Wednesday, January 25, 2012

The Glossary, M-Q

Week of January 22, 2012—Picture Book Writer’s Glossary
Wednesday, January 25, 2012—The Glossary, M-Q


Meaningful list (or purposeful list)—meaningful lists include details, move action along, or otherwise enhance writing can be helpful. (For instance: Twelve Clydesdale horse, two Dalmatians, and four firefighters rode Engine #49 in the parade.)

Metaphor—a comparison of two different things that does NOT use like or as (For instance: The sun is an orange basketball bouncing through the sky.) See:

Modifier—a word, phrase, or sentence that limits or qualifies the sense of another word, phrase, or sentence is called a modifier. Often modifiers are two hyphenated words used to qualify something about another word or phrase. (For instance: Jake was a first-time award winner.)

Moral/lesson ending—writers can communicate a moral or lesson learned at the end of their writing. A moral/lesson ending may be obvious and stated (for instance: I sure learned a lesson that day and from now I will think before I speak) or it may be implied and subtle. CAUTION: Avoid being preachy or didactic. See:



Onomatopoeia—the use of words that sound like the noise they make. Also known as sound effects (such as cuckoo or boom). See:


Pacing—the speed at which a story progresses. The rate of pacing can change throughout a story—from fast to slow and vice versa.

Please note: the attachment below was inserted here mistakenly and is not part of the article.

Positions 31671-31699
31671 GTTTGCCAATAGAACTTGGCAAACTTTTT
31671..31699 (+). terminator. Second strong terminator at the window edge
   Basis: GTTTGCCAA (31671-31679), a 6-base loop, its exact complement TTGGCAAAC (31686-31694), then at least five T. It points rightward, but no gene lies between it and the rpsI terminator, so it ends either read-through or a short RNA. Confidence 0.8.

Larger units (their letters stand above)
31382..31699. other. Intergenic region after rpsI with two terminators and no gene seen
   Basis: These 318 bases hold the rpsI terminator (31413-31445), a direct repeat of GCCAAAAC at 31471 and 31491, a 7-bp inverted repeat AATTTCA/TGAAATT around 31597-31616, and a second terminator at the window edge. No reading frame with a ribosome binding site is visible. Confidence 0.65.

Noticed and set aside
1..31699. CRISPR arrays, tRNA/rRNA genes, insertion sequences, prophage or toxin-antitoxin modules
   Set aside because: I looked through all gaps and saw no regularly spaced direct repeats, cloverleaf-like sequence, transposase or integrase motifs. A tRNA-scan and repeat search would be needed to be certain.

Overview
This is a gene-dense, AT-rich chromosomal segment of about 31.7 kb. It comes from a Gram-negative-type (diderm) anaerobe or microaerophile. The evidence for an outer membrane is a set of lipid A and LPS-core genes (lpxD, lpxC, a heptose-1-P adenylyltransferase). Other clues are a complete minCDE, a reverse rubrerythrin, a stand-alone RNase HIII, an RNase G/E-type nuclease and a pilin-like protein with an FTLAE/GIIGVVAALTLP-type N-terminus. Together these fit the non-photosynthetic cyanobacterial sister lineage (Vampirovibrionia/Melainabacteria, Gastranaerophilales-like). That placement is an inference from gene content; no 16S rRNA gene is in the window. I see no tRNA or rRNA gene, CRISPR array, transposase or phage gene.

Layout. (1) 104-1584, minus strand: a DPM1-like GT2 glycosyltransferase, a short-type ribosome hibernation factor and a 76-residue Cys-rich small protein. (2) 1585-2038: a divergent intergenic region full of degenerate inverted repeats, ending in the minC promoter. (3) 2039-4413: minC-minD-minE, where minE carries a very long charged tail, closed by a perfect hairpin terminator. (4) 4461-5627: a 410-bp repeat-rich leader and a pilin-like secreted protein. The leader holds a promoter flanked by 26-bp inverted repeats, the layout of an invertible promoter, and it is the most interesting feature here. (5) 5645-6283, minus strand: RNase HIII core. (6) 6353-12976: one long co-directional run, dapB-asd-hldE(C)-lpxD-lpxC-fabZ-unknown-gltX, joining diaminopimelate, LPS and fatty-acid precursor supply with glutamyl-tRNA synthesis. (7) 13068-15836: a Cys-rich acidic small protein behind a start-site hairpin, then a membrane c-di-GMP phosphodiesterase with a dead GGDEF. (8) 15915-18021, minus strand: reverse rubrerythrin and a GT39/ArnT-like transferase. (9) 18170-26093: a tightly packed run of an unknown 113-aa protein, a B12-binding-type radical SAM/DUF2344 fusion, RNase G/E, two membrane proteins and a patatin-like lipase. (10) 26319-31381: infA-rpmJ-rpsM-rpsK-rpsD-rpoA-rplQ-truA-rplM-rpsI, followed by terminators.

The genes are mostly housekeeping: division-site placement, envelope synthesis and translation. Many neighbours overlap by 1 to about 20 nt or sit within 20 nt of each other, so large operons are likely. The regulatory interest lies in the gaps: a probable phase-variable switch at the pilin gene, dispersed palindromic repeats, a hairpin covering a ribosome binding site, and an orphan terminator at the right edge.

Personification—giving human characteristics to non-human, inanimate things. (For instance: The car wipers batted away tears. OR The tree streched its arms to the sky.) See:

Plot—the structure and action of the events in a work of fiction. In order for a plot to begin some sort of catalyst must occur.

Point of view (POV)—the way a story is told and who tells it. The two most common POVs used in picture books are first-person POV (when the narrator speaks as “I” and is a character in the story) and third-person POV (when the narrator seems to be standing outside the story and refers to all the characters by name and uses he, they, she, etc.).

Problem—giving the central character a problem, situation, or challenge (no matter how big or small) that he/she must successfully solve/resolve (most often by himself/herself) for the story to come to a satisfactory conclusion.


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